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Abundance Mentality And Yoga Careers

in YogOpinions

cosmic-abundanceby J. Brown

Continuing education for yoga teachers is in high demand since the proliferation of yoga teacher training certification has reached epic proportions. No one expects someone to be seasoned after merely two hundred hours, and technological advancements have enabled newfound access and resources to anyone with an internet connection. More than just a knowledge of yoga, or adjunct skills for teaching, these offerings often purport to give practical career advice that will help graduates succeed financially. Unfortunately, business advice for “yogapreneurs” is often grossly misguided.

Now that yoga teacher training is such an essential part of a yoga center’s ability to survive, and completion of the programs sometimes requires little more than attendance, a sea of certificates has flooded the market. For as long as I can remember, I have inquired into the prior practice experience of every new student who comes to my daily drop-in classes. And the percentage of people who sheepishly reply: “Actually, I did a 200 hour training” has become undeniably striking. Even more telling is how often the misgivings about the trainings are written in the embarrassed or shameful expressions on their faces.

Anyone who claims to have the keys to a successful yoga career is full of it.

Having made my living in the yoga profession for more than twenty years now, and discussed it with a wide range of those who have come before and after me on Yoga Talks Podcast, I am convinced that no one is immune to the changing times and economics. Just the other day, I came across a Facebook post from a long-established teacher who was making a public confession that he is no longer identifying as a yoga teacher. That it had become unviable as a livelihood, and resorting to licensed massage therapy for income to survive was necessary.

Even seminal teachers, who charted the course for yoga in the mainstream, are having to face the fact that yoga business has become scaled to the extent that long-standing institutions of yoga can no longer always compete. As independent centers are acquired by new mega models, and the yoga-going public is looking for more of a spa experience then a spiritual education, those who have managed to garner any amount of notoriety are leveraging their reputations in the new world of online video and training intensives.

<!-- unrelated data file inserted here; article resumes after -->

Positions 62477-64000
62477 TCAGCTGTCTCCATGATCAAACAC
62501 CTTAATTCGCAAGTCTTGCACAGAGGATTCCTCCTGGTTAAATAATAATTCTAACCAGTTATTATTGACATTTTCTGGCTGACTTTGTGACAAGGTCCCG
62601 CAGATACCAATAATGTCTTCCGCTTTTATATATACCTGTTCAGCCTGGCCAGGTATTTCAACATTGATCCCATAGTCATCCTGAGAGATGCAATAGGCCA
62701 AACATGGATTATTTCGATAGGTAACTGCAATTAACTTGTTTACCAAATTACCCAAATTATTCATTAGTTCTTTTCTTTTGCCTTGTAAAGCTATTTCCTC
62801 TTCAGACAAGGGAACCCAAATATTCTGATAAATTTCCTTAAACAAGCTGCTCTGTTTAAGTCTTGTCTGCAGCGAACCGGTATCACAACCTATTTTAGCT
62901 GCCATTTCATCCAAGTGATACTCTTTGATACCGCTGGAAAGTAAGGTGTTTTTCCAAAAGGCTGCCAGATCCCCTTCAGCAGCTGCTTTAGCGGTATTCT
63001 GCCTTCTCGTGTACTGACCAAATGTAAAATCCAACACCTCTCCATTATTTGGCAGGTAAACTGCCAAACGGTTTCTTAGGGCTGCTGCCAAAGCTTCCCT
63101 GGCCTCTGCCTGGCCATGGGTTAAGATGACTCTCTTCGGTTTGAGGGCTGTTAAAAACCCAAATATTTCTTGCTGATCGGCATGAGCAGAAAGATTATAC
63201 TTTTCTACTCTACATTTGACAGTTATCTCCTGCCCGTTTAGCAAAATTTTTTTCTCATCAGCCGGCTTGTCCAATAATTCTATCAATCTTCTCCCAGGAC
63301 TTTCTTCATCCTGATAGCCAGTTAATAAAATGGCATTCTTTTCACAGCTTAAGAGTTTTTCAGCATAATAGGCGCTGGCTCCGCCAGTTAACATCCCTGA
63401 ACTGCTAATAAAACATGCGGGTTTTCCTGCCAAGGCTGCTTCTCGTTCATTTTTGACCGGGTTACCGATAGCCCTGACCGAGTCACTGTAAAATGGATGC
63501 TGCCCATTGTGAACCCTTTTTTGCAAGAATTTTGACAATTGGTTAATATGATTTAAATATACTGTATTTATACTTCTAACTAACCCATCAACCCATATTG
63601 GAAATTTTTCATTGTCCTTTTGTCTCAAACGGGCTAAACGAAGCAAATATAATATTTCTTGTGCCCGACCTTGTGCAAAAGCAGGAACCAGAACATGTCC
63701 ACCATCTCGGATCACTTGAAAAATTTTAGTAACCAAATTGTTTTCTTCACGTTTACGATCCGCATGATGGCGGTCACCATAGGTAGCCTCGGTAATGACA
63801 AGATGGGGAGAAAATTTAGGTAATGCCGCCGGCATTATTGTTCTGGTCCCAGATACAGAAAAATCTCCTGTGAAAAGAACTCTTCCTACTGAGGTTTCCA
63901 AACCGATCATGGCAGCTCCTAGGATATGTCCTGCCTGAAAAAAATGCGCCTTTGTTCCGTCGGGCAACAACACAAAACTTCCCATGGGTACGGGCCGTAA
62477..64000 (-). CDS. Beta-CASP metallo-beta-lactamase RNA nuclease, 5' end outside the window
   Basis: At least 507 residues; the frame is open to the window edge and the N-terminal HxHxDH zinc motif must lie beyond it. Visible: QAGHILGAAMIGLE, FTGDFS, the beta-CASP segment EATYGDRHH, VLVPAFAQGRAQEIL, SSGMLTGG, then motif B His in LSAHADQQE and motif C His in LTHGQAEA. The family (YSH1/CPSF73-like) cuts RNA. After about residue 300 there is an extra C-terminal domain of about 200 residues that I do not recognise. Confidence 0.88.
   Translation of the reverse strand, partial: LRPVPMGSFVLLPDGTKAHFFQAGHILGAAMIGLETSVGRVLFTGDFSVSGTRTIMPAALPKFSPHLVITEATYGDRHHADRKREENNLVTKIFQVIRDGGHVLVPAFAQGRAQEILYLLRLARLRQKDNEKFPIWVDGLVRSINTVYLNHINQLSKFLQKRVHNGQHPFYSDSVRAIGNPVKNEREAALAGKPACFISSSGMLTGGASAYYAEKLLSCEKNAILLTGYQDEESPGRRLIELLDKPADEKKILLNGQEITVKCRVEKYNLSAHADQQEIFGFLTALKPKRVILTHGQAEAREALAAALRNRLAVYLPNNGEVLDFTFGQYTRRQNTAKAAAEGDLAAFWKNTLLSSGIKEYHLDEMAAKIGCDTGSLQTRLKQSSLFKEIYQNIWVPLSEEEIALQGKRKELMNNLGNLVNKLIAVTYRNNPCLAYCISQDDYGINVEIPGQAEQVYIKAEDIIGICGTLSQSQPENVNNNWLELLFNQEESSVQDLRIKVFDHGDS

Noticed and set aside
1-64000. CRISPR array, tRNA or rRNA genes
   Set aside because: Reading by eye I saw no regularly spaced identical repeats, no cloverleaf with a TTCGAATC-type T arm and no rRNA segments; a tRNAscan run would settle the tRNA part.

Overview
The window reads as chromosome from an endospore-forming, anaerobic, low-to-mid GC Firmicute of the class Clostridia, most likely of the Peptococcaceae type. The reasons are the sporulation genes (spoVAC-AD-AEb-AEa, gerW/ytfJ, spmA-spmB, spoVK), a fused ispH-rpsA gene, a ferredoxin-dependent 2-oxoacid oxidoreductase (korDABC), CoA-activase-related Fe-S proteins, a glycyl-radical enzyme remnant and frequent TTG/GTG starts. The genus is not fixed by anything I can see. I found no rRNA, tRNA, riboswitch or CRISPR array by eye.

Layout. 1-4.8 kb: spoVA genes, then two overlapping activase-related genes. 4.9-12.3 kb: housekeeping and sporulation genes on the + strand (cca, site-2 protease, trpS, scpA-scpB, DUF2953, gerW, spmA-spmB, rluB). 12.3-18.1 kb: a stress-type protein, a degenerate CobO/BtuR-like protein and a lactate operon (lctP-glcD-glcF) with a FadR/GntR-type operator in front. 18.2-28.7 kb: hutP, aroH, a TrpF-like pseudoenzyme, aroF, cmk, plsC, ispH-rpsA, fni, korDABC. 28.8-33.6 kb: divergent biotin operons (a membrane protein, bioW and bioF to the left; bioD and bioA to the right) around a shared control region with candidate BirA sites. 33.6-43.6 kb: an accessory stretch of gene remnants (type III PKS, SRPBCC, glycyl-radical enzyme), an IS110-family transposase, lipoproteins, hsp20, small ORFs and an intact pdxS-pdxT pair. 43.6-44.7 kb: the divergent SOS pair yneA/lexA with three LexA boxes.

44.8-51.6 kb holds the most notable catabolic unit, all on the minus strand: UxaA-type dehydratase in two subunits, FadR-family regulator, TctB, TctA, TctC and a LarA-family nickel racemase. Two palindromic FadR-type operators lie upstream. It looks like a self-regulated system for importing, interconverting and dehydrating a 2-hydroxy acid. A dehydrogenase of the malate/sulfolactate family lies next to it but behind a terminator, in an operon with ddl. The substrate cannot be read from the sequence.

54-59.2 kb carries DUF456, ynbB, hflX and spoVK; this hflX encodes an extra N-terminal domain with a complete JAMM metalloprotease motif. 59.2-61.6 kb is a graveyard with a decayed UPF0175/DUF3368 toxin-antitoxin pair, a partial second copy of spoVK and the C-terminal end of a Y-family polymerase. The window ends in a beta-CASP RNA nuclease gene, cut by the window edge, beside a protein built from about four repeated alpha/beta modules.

Nothing could be more disingenuous than convincing people that creating a mentality of abundance, or a cadre of social media profiles, leads to prosperity in the yoga profession.

With all the uncertainty and shifting in the economic landscape, earnest practitioners who have sought yoga as a life direction, and completed a training, are being heavily marketed to courses in professional development. It’s quite ironic the way some people are looking to build a yoga career on teaching others how to have a yoga career. Especially when their success as a yoga professional did not come about through many years of grinding the pavement as a teacher, but was arrived at or bestowed by other fortuitous means.

Shifting your mentality around money might be a good thing to do but doesn’t change the odds, or teach you how to play the game effectively. Despite honest efforts to distill and make it more practical, the dark art of making money has always been elusive. Creating false expectations, and then playing into them, is certainly an effective way to sell things. Sometimes these means hope to be justified by well-intentioned positive ends. But while the benefits of yoga are certainly helpful, and sometimes crucial, in creating a life that is healthy and prosperous, you can’t just envision your monthly rent into existence.

Yoga careers start with practice, and are determined by life’s situations.